One year ago, I woke up eager to get out of the house after being snowed in for a week. Being “snowed in” in the DC metro area means something different than it does in farther northern reaches. Whereas in Maine, the snow falls and the plows steadily carve a reliable passage for cars and pedestrians so that people can quickly return to business as usual, here a few inches of snow can paralyze the region for days. The 36 inches of snow we received in one fell swoopy storm shut down roads, schools, work, the metro system, and the federal government.
But on January 28, 2016, I was breaking out of confinement for a few hours. I tightened the sling that held my healing (and aching) shoulder and draped a jacket around me, excited for, of all things, physical therapy.
I didn’t return home for five days.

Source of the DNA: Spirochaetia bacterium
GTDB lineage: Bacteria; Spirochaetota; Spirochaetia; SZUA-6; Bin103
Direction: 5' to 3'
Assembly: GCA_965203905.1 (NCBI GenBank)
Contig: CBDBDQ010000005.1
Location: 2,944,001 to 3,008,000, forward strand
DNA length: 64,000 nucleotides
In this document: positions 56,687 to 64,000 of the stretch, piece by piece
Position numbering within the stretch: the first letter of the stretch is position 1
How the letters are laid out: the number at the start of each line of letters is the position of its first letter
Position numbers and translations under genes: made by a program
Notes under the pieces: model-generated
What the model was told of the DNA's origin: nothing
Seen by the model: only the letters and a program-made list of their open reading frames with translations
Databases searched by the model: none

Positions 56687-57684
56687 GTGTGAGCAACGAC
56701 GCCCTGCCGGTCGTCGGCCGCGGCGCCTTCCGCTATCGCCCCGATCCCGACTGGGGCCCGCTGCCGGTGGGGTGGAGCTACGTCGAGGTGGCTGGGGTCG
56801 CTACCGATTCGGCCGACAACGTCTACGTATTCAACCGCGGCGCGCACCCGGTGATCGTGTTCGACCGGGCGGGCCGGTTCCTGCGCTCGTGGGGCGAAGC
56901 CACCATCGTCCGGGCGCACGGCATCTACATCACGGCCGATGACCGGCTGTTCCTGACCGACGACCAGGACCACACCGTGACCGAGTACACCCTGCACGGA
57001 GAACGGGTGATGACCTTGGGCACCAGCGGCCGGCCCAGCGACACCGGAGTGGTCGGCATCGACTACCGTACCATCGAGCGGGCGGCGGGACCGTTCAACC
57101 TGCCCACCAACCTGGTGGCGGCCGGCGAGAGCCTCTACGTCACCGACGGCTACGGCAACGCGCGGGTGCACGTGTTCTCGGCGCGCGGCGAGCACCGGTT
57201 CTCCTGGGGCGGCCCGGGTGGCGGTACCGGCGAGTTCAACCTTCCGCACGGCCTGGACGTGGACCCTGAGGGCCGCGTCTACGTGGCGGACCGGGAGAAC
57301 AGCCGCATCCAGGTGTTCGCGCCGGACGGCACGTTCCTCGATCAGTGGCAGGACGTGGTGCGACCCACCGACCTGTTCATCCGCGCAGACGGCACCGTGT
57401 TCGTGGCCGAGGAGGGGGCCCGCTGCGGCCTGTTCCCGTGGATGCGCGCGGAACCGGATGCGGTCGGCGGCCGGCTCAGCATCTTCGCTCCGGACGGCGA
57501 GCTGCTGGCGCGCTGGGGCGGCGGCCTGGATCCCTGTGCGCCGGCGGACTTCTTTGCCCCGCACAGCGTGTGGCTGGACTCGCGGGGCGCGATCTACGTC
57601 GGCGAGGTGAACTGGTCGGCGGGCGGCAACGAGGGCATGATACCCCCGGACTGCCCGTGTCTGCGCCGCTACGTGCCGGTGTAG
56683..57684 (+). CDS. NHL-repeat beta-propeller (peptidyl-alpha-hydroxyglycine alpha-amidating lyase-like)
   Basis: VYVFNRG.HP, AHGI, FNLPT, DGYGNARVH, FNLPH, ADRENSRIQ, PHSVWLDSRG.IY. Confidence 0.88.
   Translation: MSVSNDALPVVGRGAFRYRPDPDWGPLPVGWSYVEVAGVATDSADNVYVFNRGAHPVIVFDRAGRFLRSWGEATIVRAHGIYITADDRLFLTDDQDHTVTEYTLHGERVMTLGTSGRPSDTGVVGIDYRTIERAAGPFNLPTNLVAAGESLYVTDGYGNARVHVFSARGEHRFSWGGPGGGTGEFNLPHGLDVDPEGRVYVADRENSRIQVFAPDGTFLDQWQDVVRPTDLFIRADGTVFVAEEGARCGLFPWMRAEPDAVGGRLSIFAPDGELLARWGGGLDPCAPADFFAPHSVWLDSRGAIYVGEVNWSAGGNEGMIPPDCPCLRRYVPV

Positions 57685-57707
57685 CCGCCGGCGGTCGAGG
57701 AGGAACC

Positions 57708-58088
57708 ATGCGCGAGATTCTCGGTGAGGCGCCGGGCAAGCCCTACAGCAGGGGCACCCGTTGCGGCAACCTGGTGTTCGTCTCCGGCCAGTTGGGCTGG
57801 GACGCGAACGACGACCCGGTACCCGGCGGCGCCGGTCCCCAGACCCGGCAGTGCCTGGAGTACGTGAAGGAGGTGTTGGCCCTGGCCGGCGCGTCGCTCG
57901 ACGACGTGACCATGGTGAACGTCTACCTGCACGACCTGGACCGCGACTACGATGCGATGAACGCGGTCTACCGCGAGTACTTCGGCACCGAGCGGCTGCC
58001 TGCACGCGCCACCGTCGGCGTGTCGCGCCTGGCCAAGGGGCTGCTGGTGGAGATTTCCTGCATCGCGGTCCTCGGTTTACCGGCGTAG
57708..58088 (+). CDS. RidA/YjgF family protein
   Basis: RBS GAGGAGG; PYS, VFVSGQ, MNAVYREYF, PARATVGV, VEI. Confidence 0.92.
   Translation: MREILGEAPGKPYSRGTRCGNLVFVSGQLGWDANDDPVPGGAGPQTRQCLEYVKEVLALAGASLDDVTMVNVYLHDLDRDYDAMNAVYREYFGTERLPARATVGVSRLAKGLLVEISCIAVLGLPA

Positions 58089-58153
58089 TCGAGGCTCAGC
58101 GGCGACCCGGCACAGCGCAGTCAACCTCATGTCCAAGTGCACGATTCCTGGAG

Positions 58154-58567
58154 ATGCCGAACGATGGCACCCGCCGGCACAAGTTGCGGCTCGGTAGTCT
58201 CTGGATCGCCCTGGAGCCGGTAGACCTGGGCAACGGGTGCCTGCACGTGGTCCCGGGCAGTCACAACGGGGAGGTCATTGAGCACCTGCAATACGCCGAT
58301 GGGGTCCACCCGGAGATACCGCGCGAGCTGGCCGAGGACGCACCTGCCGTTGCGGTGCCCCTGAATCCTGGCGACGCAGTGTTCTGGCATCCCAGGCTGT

The slip on the ice (frozen melted snow) that led to a shattered ankle, surgery, and three months in a wheelchair left a mark, but one that fades a little each day. I’m still not perfect, but I can tell when rain is imminent. I probably won’t wear heels again. I don’t know if I could flee from an attacker, but in a hurry the other day I tried jogging down the walkway to the car and that didn’t really work so well. The one-legged balance poses in yoga that I used to love now challenge my balance and strength to the core. Some days I forget the break happened; others, the pressure from my blankets and comforter alone are enough to make my ankle throb.
But I grew closer to even my dearest friends. I got to spend three weeks living with my sister, the longest time we’d spent together since her childhood. I’ve shed all scraps of modesty. (I don’t know whether this is a good thing or a bad thing.) I’ve learned to accept help and even ask for it. And finally, I’m writing again.
But the next snow storm – and the one after that and the one after that? I’m staying inside until every snowbank melts.
When the time comes, send books and wine.